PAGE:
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The Eagle and Child, where C.S. Lewis and friends gathered to drink, smoke and discuss spiritual truths.

Your Pastor In A Pub?

So your pastor preaches a great sermon on Sunday morning. He is clearly in touch with God and his delivery of God's word touches your life. You find yourself drawn into a deeper walk with the Lord.

Then you go to lunch and there's your pastor sitting in the bar, smoking a cigar and drinking a beer.

Uh oh.

If you're in a mainstream evangelical church, this would be scandalous. Yet in many of these same churches, C.S. Lewis is quoted, adored and celebrated. With The Lion, The Witch and the Wardrobe showing in theaters, Lewis mania has peaked.

But here are a couple of C.S. Lewis quotes you'll never hear in most churches:

"I have always in my books been concerned simply to put forward 'mere' Christianity, and am no guide on these (most regrettable) 'inter-denominational' questions. I do however strongly object to the tyrannical and unscriptural insolence of anything that calls itself a Church and makes teetotalism a condition of membership. Apart from the more serious objection (that Our Lord Himself turned water into wine and made wine the medium of the only rite He imposed on all His followers), it is so provincial (what I believe you people call 'small town'). Don't they realize that Christianity arose in the Mediterranean world where, then as now, wine was as much a part of the normal diet as bread?"

- Letters of C.S. Lewis

"Temperance is, unfortunately, one of those words that has changed its meaning. It now usually means teetotalism... [In the past,] temperance referred not specially to drink, but to all pleasures; and it meant not abstaining, but going the right length and no further. It is a mistake to think that Christians ought all to be teetotalers; Mohammedanism, not Christianity, is the teetotal religion.

"Of course it may be the duty of a particular Christian, or of any Christian, at a particular time, to abstain from strong drink, either because he is the sort of man who cannot drink at all without drinking too much, or because he is with people who are inclined to drunkenness and must not encourage them by drinking himself. But the whole point is that he is abstaining, for a good reason, from something which he does not condemn and which he likes to see other people enjoying. One of the marks of a certain type of bad man is that he cannot give up a thing himself without wanting every one else to give it up. That is not the Christian way. An individual Christian may see fit to give up all sorts of things for special reasons--marriage, or meat, or beer, or the cinema; but the moment he starts saying the things are bad in themselves, or looking down his nose at other people who use them, he has taken the wrong turning."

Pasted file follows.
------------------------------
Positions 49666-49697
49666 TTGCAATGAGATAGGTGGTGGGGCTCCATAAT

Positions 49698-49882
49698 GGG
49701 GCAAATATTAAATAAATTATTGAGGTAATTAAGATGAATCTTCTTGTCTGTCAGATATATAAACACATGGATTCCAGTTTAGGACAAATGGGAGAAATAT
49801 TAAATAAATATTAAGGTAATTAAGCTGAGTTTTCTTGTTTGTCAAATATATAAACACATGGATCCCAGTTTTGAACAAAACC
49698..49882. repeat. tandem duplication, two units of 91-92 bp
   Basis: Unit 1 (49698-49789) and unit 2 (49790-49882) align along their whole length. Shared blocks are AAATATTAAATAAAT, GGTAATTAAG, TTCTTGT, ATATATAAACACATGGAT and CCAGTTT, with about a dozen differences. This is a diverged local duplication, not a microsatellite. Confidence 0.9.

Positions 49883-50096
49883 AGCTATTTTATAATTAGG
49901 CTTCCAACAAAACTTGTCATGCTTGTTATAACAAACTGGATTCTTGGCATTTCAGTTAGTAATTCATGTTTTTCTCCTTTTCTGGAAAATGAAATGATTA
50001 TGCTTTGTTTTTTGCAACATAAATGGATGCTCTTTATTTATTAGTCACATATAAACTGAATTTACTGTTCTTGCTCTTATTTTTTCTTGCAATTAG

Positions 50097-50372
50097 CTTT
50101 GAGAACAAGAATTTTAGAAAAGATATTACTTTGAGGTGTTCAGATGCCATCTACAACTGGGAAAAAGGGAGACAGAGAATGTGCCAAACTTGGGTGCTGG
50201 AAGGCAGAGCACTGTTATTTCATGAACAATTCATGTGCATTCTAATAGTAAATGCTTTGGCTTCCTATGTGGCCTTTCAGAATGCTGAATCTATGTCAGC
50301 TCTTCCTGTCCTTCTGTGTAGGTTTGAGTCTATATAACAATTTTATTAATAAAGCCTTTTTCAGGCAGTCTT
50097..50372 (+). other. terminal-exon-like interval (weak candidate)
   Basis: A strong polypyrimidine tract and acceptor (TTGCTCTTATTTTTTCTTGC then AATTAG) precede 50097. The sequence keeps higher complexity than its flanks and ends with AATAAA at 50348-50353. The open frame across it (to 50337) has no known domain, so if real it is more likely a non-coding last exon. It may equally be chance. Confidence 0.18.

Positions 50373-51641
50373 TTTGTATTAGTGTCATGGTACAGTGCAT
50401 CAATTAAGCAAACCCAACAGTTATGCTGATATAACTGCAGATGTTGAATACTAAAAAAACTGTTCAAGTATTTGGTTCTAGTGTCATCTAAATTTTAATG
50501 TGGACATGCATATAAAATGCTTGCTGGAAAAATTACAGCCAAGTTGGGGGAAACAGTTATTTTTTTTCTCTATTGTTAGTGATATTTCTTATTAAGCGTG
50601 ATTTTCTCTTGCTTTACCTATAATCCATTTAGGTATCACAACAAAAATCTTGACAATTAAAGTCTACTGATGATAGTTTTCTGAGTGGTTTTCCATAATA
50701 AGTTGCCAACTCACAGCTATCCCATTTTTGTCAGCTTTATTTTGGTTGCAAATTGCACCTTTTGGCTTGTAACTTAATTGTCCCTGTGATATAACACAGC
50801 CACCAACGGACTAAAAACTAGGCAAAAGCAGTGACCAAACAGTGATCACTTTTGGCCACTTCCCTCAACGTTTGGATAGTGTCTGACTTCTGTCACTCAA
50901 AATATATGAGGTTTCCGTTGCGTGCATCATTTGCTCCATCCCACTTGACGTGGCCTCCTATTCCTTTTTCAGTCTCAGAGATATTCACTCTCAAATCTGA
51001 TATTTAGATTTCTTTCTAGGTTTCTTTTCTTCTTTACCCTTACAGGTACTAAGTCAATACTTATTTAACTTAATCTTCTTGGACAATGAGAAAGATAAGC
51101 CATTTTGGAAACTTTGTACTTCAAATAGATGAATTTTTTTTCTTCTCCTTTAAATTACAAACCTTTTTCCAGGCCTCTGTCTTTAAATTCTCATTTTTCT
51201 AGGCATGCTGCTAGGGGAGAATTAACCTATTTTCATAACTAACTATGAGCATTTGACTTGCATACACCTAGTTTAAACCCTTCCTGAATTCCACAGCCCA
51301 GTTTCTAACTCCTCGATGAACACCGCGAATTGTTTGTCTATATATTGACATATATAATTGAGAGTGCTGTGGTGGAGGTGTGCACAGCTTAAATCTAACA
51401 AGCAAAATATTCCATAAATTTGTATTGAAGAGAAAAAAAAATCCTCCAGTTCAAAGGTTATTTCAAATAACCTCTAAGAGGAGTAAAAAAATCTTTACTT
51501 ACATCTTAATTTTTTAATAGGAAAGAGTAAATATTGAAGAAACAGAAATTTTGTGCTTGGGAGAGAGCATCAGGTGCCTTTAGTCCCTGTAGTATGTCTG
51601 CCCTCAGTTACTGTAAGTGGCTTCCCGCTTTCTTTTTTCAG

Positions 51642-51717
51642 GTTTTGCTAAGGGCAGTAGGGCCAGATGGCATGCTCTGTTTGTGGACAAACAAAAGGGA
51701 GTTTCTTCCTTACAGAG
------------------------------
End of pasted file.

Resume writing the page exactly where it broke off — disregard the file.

- Mere Christianity

Lewis never advocated drunkenness or addiction. Instead, he maintained a balanced -- and dare I say Biblical? -- view of everything, including drinking. He defended it as ferociously and artfully as such essential Christian behaviors as forgiveness and charity. (He had a harder time defending smoking and tried, unsuccessfully, to give it up, but he never castigated it as "sin.")

Lewis is arguably the most influential modern-day disciple. His writings provoke deep thought. They encourage a more meaningful relationship with God. They have even led many hardened skeptics to a spiritual conversion. But his personal behavior remains puzzling to some Christians.

So next time you hear someone praising or quoting C.S. Lewis, picture the man who sat in a pub drinking, smoking, and penning some of the most powerful words since Paul wrote his letters to the early church.

Douglas Gresham, Lewis' stepson, summed up his famous father's attitude recently in an interview with Christianity Today:

"The problem with evangelical Christianity in America today, a large majority of you have sacrificed the essential for the sake of the trivial. You concentrate on the trivialities--not smoking, not drinking, not using bad language, not dressing inappropriately in church, and so on. Jesus doesn't give two hoots for that sort of bulls**t. If you go out and DO Christianity, you can smoke if you want, you can drink if you want--though not to excess, in either case."

So put that in your pipe and smoke it!